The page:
If you're a priest with a sports car, try not to crash it

...especially if you're possibly drunk and the car has sketchy diplomatic plates. The Telegraph's Tom Parfitt reports:

An Orthodox priest who endorses the jailing of the Pussy Riot group of Russian activists has crashed a BMW Z4 roadster with diplomatic licence plates into two cars in Moscow, raising new questions about the lifestyle of the country's clergy.

Alexei Podobedov – also known as Igumen Timofei – collided with the vehicles on the evening of July 31, but details of the accident only emerged this week.

The BMW sports car the priest was driving had Maltese diplomatic number plates and he told police it belonged to a friend. Reports that Mr Podobedov, 38, was inebriated, were strenuously denied by his lawyer.

The driver of one the vehicles struck by the priest's car, Irina Likholetova, contacted a popular news website saying she feared the incident would be covered up because of the priest's status.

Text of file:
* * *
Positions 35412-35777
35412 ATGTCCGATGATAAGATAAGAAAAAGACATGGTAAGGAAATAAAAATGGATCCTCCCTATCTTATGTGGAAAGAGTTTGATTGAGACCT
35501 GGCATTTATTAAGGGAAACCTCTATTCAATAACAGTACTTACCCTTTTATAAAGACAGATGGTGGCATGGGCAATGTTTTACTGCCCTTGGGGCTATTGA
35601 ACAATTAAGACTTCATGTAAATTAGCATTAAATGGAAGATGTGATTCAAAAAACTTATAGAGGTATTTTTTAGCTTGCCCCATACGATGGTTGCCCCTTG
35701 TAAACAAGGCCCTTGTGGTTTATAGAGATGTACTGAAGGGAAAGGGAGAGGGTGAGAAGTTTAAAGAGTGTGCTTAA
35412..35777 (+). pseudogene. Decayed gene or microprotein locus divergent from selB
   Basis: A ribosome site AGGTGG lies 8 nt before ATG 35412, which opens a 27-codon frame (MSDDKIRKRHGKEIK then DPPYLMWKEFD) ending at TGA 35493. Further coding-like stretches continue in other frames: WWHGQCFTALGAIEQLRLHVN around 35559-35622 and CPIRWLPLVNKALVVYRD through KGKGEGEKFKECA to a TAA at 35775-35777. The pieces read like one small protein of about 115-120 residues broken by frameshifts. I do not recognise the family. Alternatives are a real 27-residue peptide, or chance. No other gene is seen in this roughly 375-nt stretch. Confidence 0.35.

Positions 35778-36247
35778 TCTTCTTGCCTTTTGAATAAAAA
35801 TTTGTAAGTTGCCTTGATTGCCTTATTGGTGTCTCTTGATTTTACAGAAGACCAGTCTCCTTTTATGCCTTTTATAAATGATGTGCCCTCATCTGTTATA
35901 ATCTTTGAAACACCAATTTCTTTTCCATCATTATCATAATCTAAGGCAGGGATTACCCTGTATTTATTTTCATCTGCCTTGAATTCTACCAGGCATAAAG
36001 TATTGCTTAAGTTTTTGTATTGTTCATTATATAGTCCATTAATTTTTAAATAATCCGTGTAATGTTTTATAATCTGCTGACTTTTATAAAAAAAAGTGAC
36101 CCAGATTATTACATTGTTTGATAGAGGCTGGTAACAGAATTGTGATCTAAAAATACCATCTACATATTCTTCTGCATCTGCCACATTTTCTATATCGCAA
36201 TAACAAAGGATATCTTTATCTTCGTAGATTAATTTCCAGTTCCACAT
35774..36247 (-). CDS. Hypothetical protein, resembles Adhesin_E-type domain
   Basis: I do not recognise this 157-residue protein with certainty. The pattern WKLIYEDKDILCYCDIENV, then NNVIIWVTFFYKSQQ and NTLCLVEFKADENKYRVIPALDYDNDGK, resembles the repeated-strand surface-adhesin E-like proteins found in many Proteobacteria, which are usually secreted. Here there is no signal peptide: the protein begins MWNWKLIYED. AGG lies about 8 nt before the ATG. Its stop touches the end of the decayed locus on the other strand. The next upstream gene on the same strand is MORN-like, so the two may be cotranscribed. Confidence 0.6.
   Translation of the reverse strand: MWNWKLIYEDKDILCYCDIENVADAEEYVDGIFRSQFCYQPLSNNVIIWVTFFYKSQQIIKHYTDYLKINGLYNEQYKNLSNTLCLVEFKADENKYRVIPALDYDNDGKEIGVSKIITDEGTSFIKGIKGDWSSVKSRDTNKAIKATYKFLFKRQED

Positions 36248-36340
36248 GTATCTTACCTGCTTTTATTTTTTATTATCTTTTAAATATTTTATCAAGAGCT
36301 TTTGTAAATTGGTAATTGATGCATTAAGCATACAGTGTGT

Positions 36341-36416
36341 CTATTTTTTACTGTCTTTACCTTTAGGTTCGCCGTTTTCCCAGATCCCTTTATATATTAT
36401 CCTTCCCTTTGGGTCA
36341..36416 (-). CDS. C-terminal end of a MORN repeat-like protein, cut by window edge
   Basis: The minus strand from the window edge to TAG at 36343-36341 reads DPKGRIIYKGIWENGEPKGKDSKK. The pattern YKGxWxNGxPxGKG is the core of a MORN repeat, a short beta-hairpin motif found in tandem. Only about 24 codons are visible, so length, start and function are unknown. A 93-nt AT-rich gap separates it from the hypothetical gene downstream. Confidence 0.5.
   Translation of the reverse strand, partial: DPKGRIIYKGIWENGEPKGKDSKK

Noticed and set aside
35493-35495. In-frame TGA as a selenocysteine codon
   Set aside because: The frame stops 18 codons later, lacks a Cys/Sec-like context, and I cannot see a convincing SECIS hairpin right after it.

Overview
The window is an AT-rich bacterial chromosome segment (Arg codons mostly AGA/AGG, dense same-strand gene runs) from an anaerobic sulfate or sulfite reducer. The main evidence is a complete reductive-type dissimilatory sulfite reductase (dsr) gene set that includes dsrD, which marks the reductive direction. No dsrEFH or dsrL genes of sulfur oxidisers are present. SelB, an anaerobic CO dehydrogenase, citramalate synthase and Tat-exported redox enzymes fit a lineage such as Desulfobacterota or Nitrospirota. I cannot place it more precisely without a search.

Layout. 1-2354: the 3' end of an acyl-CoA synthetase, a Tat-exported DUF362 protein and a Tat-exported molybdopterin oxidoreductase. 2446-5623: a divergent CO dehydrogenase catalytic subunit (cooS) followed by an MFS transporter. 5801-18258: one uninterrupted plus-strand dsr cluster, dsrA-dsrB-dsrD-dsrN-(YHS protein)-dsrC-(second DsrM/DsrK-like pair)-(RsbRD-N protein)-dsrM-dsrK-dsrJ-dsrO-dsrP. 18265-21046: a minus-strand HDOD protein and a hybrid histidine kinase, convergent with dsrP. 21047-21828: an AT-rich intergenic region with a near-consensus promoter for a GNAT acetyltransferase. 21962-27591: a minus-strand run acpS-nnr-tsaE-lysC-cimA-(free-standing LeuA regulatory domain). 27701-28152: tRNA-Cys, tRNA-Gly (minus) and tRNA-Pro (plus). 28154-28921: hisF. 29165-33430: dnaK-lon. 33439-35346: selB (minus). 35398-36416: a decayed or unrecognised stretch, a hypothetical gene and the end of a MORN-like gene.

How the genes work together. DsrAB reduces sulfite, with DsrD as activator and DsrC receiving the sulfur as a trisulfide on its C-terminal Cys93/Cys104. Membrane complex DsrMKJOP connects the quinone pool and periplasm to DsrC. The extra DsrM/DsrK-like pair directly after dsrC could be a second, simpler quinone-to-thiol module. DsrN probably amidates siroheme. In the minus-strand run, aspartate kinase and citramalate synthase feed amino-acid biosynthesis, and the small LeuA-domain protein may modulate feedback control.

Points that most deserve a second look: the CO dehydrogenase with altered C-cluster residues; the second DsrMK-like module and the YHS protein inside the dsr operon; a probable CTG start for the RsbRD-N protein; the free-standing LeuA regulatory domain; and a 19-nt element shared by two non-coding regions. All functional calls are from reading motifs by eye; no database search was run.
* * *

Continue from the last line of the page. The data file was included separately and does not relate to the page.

The blinged-out lifestyles of the Orthodox clergy have been an issue before, particularly surrounding the case of Patriarch Kirill's magically disappearing $30,000 Breguet watch

Julia Ioffe wrote last year about the popular rage generated by the Russian elite's frequent disregard of traffic laws. 

Cameron J Spencer/Getty Images


What are you allowed to ship to Cuba?

One exception to the U.S.-Cuba embargo is "family aid," goods shipped to individuals in Cuba by relatives in America. But there are exceptions, as Mimi Whitefield reports

Flat-screen TVs, Froot Loops cereal, washing machines, laptops, bedroom sets. No problem.

But air conditioners, a power lawn mower, clothes dryers, even an above-ground swimming pool are rejects. The Cuban government has nixed these items since International Port Corp. began a humanitarian shipping service to the island from its Miami River terminal in July.[...]

The government will accept fans but not air conditioning units. Clothes washers are fine but not energy-gobbling dryers, said Sanchez. While bicycles are popular items to ship, the Cubans recently said no to a motorcycle chassis and a car transmission.

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Overall, the restrictions seemed aimed at keeping energy-guzzling appliances from overtaxing Cuba's strained power grid. 

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